coasting


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coast

 (kōst)
n.
1.
a. Land next to the sea; the seashore.
b. The water near this land: fish of the Atlantic coast.
c. Coast The Pacific coast of the United States.
2. A hill or other slope down which one may coast, as on a sled.
3. The act of sliding or coasting; slide.
4. Obsolete The frontier or border of a country.
v. coast·ed, coast·ing, coasts
v.intr.
1.
a. To slide down an incline through the effect of gravity.
b. To move without use of propelling power. See Synonyms at slide.
2. To act or move aimlessly or with little effort: coasted for a few weeks before applying for a job.
3. Nautical To sail near or along a coast.
v.tr. Nautical
To sail or move along the coast or border of.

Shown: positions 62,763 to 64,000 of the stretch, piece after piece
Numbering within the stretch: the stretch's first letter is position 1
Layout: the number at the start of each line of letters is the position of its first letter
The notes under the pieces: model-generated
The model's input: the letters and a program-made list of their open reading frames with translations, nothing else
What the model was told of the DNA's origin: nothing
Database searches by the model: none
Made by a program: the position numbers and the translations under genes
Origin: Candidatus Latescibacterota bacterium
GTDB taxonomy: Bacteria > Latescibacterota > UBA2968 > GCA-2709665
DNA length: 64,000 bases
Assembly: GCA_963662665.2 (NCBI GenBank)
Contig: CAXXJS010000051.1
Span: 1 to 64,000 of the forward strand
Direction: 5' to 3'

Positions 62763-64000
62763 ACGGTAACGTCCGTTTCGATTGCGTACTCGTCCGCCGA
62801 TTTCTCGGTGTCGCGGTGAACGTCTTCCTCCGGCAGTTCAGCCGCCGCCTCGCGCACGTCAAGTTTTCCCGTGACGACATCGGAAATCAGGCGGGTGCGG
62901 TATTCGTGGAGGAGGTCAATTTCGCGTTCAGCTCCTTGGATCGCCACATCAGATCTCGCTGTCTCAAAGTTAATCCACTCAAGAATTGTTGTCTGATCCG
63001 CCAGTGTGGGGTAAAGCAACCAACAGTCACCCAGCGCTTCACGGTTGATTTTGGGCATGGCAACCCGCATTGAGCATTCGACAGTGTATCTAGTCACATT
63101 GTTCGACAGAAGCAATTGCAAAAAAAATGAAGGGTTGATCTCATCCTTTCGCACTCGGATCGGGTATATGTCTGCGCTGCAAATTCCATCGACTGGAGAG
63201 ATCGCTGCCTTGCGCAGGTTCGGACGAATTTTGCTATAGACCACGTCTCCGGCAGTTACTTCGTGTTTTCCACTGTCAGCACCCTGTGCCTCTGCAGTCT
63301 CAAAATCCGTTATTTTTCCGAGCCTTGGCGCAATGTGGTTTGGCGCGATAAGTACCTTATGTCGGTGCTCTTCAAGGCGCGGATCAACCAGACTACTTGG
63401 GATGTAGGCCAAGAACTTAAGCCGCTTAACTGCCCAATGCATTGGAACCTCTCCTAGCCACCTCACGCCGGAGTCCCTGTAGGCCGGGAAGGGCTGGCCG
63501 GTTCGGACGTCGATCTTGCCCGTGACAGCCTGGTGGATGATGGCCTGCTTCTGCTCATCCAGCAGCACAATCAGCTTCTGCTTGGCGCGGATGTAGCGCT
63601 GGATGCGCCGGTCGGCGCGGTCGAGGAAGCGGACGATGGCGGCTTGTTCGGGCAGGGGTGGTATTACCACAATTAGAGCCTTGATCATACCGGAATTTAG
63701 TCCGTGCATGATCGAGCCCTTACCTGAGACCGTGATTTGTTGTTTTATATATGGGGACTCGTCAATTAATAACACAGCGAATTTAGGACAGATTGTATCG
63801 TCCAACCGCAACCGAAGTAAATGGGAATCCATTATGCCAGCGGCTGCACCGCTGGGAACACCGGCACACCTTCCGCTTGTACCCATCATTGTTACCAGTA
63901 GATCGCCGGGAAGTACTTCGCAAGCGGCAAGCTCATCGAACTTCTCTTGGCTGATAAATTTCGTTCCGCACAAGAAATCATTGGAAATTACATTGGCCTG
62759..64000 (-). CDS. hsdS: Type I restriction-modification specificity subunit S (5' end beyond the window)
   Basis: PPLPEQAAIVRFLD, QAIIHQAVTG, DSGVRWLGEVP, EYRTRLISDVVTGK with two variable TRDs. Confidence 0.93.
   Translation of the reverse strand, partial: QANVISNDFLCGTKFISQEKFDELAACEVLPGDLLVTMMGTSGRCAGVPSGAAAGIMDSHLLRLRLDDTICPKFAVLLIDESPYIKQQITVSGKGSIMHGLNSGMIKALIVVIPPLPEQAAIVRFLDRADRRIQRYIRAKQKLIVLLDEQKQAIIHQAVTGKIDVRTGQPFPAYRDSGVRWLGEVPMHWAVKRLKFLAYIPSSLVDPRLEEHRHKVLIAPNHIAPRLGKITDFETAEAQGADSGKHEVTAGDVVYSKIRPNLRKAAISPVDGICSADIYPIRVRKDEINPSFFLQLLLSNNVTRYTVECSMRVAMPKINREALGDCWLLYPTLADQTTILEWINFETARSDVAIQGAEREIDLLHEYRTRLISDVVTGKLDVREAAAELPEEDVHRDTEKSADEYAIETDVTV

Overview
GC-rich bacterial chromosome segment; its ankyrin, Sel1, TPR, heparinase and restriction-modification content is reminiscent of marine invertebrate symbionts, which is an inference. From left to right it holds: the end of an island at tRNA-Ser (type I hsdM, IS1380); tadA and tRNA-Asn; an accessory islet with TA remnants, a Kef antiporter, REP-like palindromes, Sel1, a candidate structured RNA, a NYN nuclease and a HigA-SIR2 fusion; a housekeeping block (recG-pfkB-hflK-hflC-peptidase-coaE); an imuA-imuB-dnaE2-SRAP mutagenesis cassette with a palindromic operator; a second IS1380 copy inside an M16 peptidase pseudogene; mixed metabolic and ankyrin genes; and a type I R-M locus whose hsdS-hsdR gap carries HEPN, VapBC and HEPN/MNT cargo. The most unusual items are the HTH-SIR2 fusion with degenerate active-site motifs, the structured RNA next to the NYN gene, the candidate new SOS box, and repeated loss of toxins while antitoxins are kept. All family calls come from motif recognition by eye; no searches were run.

[Middle English coste, from Old French, from Latin costa, side; see kost- in Indo-European roots.]

coast′al (kō′stəl) adj.
Translations
References in classic literature ?
Fur Trade in the Pacific- American Coasting Voyages- Russian Enterprises.
So she used to slip out alone sometimes, when Fanny was absorbed in novels, company, or millinery, and get fine brisk walks round the park, on the unfashionable side, where the babies took their airings; or she went inside, to watch the boys coasting, and to wish she could coast too, as she did at home.
After coasting along a series of creeks abounding in lobsters and oysters, the